Time Management In Leadership
My experience of time management in leadership as it pertains to managing operations is similar to what I would think going crazy is like with a dash of confusion. There are many strategies to time management, and all revolve around feeling like you have a hold of things that are happening around you. Here we will explore different strategies that we can use in order to feel as if we understand the happenings around us.
There is a reason why prioritize is first on the list. I believe properly prioritizing engagements is the single most important skill to acquire, understand, and master as it relates to time management. Prioritization has to do with understanding all of your engagements, assignments, and activities, and then coming up with a sensible list of their order of importance. I believe that this can be done either purely mentally or on paper.
If you opt to not use pen and paper, your task will be a bit more taxing. I personally use a fair mix of both of these methods of prioritization. Some days are less demanding than others, and on those days I will recognize the opportunity to avoid carrying around a clipboard with scribbles of tasks-to-do and other notes on it.
If you are in a position of leadership where you are aware that new tasks, requirements, or expectations are present, than I would highly recommend that you utilize some sort of note taking mechanism in order to keep your affairs in order. Remember that the key here is that this is a fail-safe and is never considered overkill. I would only opt to not use visual assistance and lists in events where you are completely comfortable with what is on your task list.
The goal here is to be able to maintain an inventory of things that need addressed and be able to rank these engagements in a list of most important to least important. As new developments occur over time, items can rise or fall on the list. Remember a bump to one engagement requires a dump to another.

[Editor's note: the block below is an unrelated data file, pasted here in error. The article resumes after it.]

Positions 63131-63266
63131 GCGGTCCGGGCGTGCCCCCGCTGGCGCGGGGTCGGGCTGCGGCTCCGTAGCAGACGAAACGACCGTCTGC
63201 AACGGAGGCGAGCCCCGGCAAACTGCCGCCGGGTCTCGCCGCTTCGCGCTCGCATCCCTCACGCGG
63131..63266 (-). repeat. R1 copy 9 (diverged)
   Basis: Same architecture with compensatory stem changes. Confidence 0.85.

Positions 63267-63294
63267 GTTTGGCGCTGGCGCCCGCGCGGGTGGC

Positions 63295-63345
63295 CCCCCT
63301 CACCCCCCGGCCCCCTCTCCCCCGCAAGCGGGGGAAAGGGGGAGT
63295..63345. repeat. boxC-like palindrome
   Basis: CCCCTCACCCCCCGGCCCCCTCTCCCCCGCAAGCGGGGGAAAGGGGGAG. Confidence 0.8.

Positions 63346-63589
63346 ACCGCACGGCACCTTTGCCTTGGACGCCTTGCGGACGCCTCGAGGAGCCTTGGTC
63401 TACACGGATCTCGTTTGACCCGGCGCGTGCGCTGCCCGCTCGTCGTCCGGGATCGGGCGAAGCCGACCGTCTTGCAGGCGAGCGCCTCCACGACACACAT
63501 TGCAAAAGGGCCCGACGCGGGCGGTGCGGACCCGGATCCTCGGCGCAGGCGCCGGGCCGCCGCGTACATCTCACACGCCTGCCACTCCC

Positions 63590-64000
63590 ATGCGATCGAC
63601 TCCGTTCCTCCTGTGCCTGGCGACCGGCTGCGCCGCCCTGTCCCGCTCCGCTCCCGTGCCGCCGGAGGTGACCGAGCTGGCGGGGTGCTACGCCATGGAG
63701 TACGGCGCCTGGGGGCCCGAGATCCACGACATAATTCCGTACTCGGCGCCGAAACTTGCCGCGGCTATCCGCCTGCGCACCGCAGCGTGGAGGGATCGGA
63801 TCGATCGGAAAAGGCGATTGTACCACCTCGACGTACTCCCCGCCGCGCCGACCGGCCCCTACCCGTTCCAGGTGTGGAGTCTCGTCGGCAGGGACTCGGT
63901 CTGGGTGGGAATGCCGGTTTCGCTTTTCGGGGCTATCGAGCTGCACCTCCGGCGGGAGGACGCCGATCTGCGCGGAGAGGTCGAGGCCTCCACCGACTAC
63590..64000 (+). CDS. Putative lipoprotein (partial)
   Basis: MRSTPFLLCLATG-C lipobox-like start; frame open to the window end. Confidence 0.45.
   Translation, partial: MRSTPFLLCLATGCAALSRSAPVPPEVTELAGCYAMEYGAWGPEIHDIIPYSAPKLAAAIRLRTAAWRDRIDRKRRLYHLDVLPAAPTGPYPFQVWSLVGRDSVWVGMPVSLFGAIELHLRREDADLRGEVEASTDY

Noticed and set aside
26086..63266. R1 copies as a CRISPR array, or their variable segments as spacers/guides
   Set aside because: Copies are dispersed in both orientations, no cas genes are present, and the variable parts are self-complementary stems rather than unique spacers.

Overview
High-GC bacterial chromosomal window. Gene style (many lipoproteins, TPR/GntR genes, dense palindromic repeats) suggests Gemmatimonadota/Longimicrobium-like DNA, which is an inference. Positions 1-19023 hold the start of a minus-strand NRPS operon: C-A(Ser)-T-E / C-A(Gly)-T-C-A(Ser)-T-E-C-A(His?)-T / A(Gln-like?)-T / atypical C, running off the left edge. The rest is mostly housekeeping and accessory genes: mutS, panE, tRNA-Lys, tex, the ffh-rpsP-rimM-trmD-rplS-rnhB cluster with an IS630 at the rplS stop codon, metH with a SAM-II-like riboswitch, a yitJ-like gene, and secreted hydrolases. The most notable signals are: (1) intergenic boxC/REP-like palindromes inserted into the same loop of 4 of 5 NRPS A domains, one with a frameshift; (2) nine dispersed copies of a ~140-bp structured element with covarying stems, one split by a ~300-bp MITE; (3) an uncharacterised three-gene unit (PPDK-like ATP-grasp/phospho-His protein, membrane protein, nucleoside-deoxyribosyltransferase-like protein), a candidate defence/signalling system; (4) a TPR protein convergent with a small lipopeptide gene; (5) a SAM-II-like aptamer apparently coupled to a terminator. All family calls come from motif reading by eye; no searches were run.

Stress management is incredibly important to time management. One would think at a glance that these are not ties together, however, that thought is incorrect. You will find that as you allow your stress levels to rise, your grip on events and how timely you handle them becomes erratic and uncontrollable. This is the last thing you want if you want a controlled delivery of tasks and actions throughout a period of time. If you allow your stress levels to increase to a certain point, all grip of time management will be lost and you will be completing due tasks at the mercy of the grip of stress on your mind.
The simple resolution to this is to learn stress management techniques. The deeper resolution to this is to learn your body and your mind. This requires a bit more time and a bit more study of ones self to discover stress triggers and positive responses to techniques to combat stress.
Once you begin to identify your stress triggers and combat stress with the proper techniques that your body and mind responds to, you will notice an increased ability to focus on proper time management as a leader.
Being Realistic About Expectations
We all have superiors. We all have expectations. We need to be realistic when we are matching expectations with reality, and we need to be able to give honest feedback on our barriers of meeting expectations.